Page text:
Oyen points out that most of the wildland and urban interface vehicles Rosenbauer builds are on Navistar 7400 or Freightliner M2 chassis for the larger types and on Ford F-550 for smaller Type V and VI vehicles. “With the F-550s, we’ve put Super Single tires on them, where there are no dual wheels in back, so they sit up very high but give a gross vehicle weight rating equal to a F-550 dualie because of their good-sized footprint.”

Feldman says that Rosenbauer is building a Type I urban interface vehicle for the Peoria (AZ) Fire Department on a Freightliner chassis that looks more like a Type III. “It has a 1,250-gpm pump; a compressed air foam system (CAFS) unit; and a full ladder complement of a three-section 24-foot ladder, a 12-foot roof ladder, and a 10-foot attic ladder,” he says. “The market is driving departments more toward wildland urban interface units like the Timberwolf design.”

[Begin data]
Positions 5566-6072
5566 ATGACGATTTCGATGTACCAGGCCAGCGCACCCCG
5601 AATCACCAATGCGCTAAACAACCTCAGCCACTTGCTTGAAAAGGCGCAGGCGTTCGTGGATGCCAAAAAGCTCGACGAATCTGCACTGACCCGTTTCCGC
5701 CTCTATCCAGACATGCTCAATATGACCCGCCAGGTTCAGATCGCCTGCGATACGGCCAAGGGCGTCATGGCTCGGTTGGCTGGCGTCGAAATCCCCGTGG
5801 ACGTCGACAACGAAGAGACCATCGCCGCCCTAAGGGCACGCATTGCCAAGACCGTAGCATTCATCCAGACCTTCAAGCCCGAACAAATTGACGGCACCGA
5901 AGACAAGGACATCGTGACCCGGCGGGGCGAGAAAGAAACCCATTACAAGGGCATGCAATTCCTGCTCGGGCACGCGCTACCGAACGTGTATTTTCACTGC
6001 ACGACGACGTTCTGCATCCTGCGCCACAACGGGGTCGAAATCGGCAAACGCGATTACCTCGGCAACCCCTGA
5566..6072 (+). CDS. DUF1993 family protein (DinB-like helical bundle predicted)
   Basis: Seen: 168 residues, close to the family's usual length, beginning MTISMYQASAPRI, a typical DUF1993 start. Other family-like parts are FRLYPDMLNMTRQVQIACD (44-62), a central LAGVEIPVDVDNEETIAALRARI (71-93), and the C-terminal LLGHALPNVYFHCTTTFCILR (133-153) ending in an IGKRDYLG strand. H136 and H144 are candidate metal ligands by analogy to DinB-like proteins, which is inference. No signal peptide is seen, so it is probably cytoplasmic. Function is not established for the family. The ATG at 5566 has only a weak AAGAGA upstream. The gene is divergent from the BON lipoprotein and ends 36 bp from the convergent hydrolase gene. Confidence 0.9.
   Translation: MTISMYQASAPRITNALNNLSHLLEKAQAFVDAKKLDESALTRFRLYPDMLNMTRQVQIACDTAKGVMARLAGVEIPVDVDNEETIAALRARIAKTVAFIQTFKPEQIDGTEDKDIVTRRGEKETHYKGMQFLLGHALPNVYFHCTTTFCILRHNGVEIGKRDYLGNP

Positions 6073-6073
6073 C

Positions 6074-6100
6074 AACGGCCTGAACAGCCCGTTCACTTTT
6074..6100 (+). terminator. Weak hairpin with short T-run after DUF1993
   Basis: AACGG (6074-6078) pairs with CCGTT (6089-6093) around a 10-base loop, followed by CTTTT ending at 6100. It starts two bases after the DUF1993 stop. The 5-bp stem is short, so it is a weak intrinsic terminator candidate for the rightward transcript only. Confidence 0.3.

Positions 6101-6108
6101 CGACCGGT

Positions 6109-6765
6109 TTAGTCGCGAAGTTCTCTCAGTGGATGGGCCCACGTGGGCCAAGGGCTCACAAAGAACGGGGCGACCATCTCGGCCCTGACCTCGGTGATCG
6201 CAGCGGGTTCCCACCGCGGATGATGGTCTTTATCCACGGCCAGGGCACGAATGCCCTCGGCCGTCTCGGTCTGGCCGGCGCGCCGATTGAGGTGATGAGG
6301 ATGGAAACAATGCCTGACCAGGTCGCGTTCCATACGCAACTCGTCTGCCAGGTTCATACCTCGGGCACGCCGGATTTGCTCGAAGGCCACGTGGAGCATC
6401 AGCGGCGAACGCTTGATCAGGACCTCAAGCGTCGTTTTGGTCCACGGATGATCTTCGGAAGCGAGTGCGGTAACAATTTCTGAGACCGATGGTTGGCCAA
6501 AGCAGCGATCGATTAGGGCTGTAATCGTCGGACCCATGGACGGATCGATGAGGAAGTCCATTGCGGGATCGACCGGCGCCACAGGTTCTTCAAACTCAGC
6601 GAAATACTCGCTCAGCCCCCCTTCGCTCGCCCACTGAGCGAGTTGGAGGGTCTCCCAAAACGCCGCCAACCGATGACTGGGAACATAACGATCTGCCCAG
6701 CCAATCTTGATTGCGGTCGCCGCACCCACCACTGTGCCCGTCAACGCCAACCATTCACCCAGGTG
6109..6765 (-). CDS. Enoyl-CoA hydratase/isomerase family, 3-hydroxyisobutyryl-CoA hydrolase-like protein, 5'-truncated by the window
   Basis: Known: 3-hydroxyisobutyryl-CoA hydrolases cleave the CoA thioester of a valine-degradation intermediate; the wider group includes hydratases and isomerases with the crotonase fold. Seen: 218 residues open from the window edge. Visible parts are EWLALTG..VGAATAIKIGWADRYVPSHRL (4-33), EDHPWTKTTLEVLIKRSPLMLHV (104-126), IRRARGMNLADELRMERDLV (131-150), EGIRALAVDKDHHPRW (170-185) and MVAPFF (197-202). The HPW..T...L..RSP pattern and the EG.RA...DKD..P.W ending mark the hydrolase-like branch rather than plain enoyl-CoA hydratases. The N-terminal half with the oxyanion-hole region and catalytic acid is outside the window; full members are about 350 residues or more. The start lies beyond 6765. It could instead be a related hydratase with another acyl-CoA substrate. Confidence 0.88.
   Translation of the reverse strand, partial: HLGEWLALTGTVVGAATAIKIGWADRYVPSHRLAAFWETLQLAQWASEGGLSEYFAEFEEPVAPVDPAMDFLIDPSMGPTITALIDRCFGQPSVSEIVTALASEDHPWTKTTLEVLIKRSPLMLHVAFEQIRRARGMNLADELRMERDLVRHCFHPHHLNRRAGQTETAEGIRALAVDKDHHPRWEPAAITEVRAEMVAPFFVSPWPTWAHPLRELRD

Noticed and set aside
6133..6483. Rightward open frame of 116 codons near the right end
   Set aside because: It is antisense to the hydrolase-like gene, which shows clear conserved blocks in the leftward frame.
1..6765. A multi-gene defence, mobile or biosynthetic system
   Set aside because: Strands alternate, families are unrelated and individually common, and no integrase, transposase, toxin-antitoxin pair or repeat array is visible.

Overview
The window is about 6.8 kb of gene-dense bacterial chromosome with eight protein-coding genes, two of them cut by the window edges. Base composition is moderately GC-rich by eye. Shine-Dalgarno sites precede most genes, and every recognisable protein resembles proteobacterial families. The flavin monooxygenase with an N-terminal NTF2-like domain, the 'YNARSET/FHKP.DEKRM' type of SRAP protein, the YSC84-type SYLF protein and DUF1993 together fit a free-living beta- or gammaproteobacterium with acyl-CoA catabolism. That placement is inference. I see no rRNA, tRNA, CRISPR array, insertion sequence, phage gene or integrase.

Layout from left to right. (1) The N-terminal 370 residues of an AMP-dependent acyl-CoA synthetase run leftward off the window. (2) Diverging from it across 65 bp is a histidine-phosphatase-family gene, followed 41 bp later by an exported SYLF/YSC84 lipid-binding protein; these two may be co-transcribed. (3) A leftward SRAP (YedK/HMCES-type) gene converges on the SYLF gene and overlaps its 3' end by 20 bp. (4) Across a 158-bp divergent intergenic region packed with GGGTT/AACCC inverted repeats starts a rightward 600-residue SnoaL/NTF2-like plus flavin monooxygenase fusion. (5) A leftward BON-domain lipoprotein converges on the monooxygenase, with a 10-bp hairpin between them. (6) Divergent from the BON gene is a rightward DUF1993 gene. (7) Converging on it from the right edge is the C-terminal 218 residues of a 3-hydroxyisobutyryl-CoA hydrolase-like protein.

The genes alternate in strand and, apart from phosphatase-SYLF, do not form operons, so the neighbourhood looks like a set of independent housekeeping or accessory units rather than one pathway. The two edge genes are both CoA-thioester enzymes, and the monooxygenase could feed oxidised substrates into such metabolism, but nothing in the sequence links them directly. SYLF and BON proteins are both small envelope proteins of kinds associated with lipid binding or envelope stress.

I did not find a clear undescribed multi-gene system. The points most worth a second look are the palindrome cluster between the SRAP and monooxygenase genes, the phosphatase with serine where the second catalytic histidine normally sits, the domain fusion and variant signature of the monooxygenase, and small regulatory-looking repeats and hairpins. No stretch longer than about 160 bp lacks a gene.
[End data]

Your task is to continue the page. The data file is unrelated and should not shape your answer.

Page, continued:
Grady North, product manager for pumpers, tankers, wildland and ARFF for E-ONE, says his company’s eMAX urban interface vehicle incorporates many of the features that departments are seeking to protect against both wildland and structure fires. “We have very aggressive angles of approach and departure at 20 degrees and full discharge pressure no matter what the vehicle is doing-stopping, moving, backing up, or pumping and rolling,” North says.

California Emergency Management Agency strike team firefighters are shown fighting a wildfire using a Rosenbauer-supplied Type III wildland apparatus.
(2) California Emergency Management Agency (formerly Office of
Emergency Services) strike team firefighters are shown fighting a
wildfire using a Rosenbauer-supplied Type III wildland
apparatus.
(Photo courtesy of Rosenbauer.)
 

North notes the eMAX UI vehicle has a frame rail increased to 12 inches that allows better clearance of the galvanized frame, which is coated with epoxy primer, automotive finish coat, and three layers of corrosion protection. “This is more of a Type I vehicle where we maximize compartment space in an eMAX style body for a compact pump house and pump configuration with a 1,500-gpm rating,” he says. “For pump and roll, we use Harrison integrated hydraulic technology that operates independent of the vehicle chassis, allowing adjustment of the system on a Vista display inside the cab, which is accessible by the driver and officer.”